– Williams impressed Sunday, taking just 10 carries for 121 rushing yards, including a score. Still, despite his upside, coach John Fox doesn’t figure to change the timeshare at running back anytime soon. It’s likely going to take an injury to DeShaun Foster for Williams to be truly fantasy relevant.


DeShawn Wynn
– At a minimum, Wynn looks like Green Bay’s goal-line runner. It was good news to see him lead the team in carries Week 6, but the Packers’ run blocking has been brutal, and he still has Vernand Morency and Brandon Jackson to contend with. Jackson was scratched Sunday, but he’s getting closer to full strength, and the first-round pick is going to be utilized moving forward.


Earnest Graham
– Graham was the only Tampa Bay running back to even have a carry Sunday, but he was bottled up for just 2.2 YPC. Maybe even more discouraging, Graham got just 17 yards on six catches. The 2.8 yards per catch highlights an inability to create plays in open space, revealing a pretty average running back. There’s no real competition on Tampa Bay’s roster, and Week 6’s matchup with Tennessee was a difficult one, but Graham is going to have to play better to fully take advantage of this opportunity.


DOWNGRADES


Shaun Alexander
– His jersey may say otherwise, but this is not the Alexander we previously knew. Last year’s struggles were largely blamed on the injured foot, but he’s now 30-years-old and has accrued quite a bit of mileage throughout his career. He’s indecisive, slow to hit holes and simply a ghost of his former self running behind an offensive line that is just plain bad. The fact he was only able to muster 2.5 YPC against a leaky Saints defense while at home speaks volumes, as does the Seattle crowd booing him off the field.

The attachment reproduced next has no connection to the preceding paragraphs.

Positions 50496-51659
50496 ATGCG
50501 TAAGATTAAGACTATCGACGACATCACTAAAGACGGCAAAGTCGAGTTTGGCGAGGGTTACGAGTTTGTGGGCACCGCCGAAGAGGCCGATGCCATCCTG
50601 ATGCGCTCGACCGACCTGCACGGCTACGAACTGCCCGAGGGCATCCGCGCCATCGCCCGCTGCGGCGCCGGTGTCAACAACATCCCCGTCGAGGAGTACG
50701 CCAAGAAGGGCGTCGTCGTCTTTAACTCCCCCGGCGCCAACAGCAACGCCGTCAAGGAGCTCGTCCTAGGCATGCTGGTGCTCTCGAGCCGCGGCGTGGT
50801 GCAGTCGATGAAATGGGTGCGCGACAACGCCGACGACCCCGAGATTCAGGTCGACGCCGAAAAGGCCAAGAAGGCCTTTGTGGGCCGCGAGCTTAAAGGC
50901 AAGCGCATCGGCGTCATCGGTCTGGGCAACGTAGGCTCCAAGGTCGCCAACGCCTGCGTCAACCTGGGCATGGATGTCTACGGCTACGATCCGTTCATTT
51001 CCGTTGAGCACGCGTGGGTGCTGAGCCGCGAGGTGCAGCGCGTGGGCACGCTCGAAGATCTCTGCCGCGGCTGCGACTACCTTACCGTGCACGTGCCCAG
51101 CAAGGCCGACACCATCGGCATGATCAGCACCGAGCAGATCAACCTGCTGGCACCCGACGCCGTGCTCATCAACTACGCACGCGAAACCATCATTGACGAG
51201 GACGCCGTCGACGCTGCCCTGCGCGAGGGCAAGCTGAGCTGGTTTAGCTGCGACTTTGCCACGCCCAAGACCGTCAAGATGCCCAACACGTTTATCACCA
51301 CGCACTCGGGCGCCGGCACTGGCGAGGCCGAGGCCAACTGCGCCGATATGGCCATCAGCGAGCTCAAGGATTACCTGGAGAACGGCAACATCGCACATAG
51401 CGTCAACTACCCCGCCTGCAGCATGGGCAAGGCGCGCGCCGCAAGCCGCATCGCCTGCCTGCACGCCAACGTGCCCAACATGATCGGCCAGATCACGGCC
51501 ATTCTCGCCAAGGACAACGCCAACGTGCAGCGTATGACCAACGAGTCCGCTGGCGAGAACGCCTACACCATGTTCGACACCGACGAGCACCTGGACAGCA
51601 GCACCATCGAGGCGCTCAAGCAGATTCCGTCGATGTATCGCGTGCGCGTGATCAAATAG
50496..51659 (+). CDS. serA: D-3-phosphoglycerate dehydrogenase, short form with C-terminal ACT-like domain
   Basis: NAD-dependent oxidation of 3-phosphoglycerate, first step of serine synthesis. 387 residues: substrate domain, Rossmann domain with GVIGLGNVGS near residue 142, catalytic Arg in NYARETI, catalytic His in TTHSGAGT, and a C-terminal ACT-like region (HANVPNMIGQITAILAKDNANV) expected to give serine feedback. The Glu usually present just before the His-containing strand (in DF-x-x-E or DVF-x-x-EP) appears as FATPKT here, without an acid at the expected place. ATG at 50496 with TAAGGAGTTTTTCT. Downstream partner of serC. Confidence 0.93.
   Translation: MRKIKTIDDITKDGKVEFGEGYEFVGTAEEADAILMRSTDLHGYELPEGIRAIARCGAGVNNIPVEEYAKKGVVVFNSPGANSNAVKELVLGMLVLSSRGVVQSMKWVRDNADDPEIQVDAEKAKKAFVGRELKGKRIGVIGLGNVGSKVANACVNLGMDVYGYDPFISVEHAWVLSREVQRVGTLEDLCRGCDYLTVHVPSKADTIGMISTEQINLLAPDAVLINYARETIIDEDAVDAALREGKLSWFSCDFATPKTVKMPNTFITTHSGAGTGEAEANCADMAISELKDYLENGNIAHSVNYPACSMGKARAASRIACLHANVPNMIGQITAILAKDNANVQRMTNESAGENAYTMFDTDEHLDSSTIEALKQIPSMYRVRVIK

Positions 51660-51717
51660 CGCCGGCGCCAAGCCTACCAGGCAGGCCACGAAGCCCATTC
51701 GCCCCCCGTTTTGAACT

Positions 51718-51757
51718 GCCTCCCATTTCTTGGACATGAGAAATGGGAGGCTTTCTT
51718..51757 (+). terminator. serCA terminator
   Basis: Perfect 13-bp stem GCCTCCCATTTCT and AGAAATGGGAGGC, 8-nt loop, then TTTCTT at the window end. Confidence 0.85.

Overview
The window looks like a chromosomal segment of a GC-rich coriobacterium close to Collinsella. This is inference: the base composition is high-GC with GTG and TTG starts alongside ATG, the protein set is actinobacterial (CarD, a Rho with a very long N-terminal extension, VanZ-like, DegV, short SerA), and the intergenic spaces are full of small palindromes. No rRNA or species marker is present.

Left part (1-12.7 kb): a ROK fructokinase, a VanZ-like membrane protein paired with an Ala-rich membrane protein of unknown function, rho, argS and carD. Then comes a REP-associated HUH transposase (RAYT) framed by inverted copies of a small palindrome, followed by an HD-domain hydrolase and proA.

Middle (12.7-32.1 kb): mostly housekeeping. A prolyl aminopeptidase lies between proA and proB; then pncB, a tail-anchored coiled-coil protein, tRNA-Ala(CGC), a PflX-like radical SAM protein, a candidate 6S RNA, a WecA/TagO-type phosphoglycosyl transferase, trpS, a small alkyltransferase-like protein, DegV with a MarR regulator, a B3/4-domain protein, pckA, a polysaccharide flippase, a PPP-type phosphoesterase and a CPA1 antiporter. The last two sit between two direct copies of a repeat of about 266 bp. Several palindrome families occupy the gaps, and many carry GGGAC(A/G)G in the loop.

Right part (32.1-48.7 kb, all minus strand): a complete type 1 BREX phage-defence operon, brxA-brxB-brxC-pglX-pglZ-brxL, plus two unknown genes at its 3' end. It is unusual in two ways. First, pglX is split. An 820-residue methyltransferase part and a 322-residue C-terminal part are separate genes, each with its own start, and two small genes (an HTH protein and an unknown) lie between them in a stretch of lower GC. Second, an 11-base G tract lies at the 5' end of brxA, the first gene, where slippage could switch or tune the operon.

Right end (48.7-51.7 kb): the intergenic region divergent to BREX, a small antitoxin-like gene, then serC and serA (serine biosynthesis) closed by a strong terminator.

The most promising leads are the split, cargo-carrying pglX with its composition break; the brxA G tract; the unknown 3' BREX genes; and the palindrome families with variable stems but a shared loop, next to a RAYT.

Rudi Johnson
– Maybe having the most carries of any running back in the league the past three seasons has finally caught up to Johnson, who has been slowed by a hamstring injury. Still, he was healthy enough to suit up Sunday but was again outplayed by Kenny Watson, who is a better pass catcher and more explosive at this point. That Johnson was still slowed coming off the team’s bye is disconcerting, as is the fact the team’s playbook actually expands when Watson is on the field. Even if Johnson can return healthy, the running back situation appears to be a committee in Cincinnati.


Vince Young
– Despite showing signs of progress over the second half of last season and into this year’s preseason, Young has really regressed as a passer this year, averaging just 6.2 YPA with a 3:6 TD:INT ratio. He’s also averaged 2.7 fewer yards per carry rushing the ball, so he’s definitely been a disappointment despite the team’s overall success. Additionally, he left Sunday’s contest with a quad injury, and his status for next week is questionable.